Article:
[an error occurred while processing this directive]
BBC News
watch One-Minute World News
Languages
Last Updated: Thursday, 17 May 2007, 16:40 GMT 17:40 UK
Algeria elections: Voters' views
Policeman stands outside a polling station in Algiers

The BBC's Rachid Sekkai gauges resident's views in the Algerian capital during the parliamentary elections, held after a series of bomb attacks.

Aicha, 63, retired council worker

Radia, 26, waitress

Athman, 22, university student

AICHA, 63, RETIRED COUNCIL WORKER

Mother-of-nine Aicha has decided not to vote again since the Algerian government cancelled the second round of the 1992 elections, in which the Islamist and now-banned Islamic Salvation Front (FIS) won the first round.

Aicha
Aicha refuses to vote

I have no faith in the political process.

I don't vote. I haven't voted since the FIS won the elections which the government moved quickly to cancel. Casting one's vote may be a duty but I don't believe in it.

I can't have any aspirations whatsoever.

People say the country is getting back on its feet, but as far as I am concerned, it's still the same. In every election, they [politicians] promise to do many things but nothing happens.

I suspect, some of the recent attacks on the capital might have been state-sponsored.

Terrorism has affected some people more than others. Those who lost loved ones, like those who got their relatives slaughtered, were disturbed more than others, like my family, who were fortunate enough to be spared such horrors.

As for the recent strikes, they were the work of some in the state to obstruct the electoral process.

I don't know how, but I believe it was done to cause trouble for some people.

RADIA, 26, COMPUTER PROGRAMMER

Radia qualified four years ago but hasn't been able to get a job since. She now works as a summer waitress.

Radia
Radia says Algerians do not trust each other

I believe that the main reason for the lack of opportunities is neither the result of terrorism nor political or even economic.

It is simply who you know.

Every Algerian, young and old was hit by terrorism and it had a negative impact on them.

They suffered emotionally. They got depressed. They have changed.

They no longer have the strong personalities they use to be known by [among other Arabs].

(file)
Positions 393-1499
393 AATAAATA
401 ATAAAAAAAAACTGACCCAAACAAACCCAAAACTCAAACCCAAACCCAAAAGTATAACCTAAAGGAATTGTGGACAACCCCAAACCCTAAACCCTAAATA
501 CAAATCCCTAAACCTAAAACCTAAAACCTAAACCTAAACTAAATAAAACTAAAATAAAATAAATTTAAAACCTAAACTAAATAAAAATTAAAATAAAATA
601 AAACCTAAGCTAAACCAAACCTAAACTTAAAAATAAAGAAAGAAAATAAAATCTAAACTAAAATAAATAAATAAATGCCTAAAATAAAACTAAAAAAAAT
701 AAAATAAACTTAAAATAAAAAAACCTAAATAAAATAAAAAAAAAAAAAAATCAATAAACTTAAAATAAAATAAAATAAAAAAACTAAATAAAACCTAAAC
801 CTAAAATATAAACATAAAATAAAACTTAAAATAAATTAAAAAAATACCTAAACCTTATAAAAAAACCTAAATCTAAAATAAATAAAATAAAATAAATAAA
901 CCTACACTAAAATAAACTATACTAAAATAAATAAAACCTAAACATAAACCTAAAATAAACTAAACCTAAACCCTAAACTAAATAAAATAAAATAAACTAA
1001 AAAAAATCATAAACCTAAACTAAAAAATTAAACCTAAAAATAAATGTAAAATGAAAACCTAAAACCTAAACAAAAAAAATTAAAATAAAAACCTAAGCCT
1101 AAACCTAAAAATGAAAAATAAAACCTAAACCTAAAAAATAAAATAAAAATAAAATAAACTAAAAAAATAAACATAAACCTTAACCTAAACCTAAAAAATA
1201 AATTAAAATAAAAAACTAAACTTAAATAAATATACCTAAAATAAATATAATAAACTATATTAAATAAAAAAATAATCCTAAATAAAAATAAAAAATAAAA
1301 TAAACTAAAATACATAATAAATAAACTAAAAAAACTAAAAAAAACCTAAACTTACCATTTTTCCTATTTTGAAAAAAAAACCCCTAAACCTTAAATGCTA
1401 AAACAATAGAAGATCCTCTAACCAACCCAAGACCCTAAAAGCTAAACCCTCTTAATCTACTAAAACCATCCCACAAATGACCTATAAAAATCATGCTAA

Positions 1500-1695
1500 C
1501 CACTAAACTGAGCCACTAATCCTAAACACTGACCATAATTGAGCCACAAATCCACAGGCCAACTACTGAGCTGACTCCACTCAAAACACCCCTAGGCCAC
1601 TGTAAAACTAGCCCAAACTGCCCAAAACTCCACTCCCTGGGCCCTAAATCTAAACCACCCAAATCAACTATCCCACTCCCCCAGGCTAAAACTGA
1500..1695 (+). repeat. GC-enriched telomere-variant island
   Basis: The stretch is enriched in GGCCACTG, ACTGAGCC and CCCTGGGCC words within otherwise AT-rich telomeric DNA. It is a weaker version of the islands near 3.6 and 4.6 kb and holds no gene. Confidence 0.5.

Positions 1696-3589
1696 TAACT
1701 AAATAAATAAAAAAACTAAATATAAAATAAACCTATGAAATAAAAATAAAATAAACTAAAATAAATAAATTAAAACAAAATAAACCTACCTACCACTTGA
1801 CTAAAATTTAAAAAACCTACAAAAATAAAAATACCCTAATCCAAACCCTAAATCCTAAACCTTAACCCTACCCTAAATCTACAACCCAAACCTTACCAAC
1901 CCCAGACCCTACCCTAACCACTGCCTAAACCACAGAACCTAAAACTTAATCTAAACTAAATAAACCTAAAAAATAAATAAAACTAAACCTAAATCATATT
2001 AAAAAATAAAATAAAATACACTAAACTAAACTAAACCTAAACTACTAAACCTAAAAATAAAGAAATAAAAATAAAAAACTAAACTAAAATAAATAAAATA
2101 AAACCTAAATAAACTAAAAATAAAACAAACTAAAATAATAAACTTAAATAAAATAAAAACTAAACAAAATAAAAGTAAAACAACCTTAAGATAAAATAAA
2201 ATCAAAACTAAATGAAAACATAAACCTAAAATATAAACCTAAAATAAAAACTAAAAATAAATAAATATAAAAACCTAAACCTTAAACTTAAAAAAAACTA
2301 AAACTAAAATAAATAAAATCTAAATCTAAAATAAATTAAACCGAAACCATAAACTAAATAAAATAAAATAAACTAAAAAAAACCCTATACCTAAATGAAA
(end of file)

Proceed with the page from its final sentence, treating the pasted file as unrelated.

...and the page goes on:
Nowadays, they get panicky and edgy easily and quickly.

They don't trust each other anymore. People are suspicious of even their neighbours, for even women have been shown to be involved in terrorism.

The recent strikes have broken the smiles that were being drawn on people's faces. My family home was hit during one of these attacks but luckily no-one was hurt.

As the country started restoring its stability, the recent events broke the peace that we slowly started to enjoy.

Even though the economic situation is getting better, and there is no denial in that, I am still unemployed. And the main reason for that is the nepotism, rampant in the country.

I don't believe in elections, and to prove that, I don't cast my vote because these electoral campaigns are all talk but no action.

ATHMAN, 22, UNIVERSITY STUDENT

Athman is enjoying Algeria's free higher education system which has been in place since the country's independence from France.

Athman
Athman says things have changed for the better

Algerians have become vigilant and careful over the last decade or so.

They acquired experience in terms of dealing with terrorism.

The last two major terror strikes have had a small [negative] impact on them, but they soon realised that all they could do is to be more vigilant and watchful over what's going on around them.

I am quite optimistic about the general situation in the country and render the credit to current President Abdelaziz Boutaflika.

Since Boutaflika came to power, a lot of terrorists came down from the mountains and surrendered themselves to the authorities. This has caused things to change, which in turn, caused their [terrorists] mind-set to veer away from religious fundamentalism.

Only a handful of them remain in the mountains.

We can see that the situation has improved since 2000.

The National Reconciliation [amnesty for those involved in terror attacks in the 1990s] started with the arrival of Boutaflika. Now we have security, and foreign investors are now coming to invest in Algeria. These foreign companies need stability to come here. So this shows that security exists.

I believe the way Boutaflika is running the county
is working.




VIDEO AND AUDIO NEWS
Algeria's prime minister comments ahead of the vote



SEE ALSO
Violence ahead of Algeria polls
14 May 07 |  Africa
Q&A: Algerian election
15 May 07 |  Africa
Algeria fighting leaves 15 dead
08 Apr 07 |  Africa
Islamists battle Algeria's army
30 Jan 07 |  Africa



FEATURES, VIEWS, ANALYSIS
Has China's housing bubble burst?
How the world's oldest clove tree defied an empire
Why Royal Ballet principal Sergei Polunin quit

PRODUCTS & SERVICES

Americas Africa Europe Middle East South Asia Asia Pacific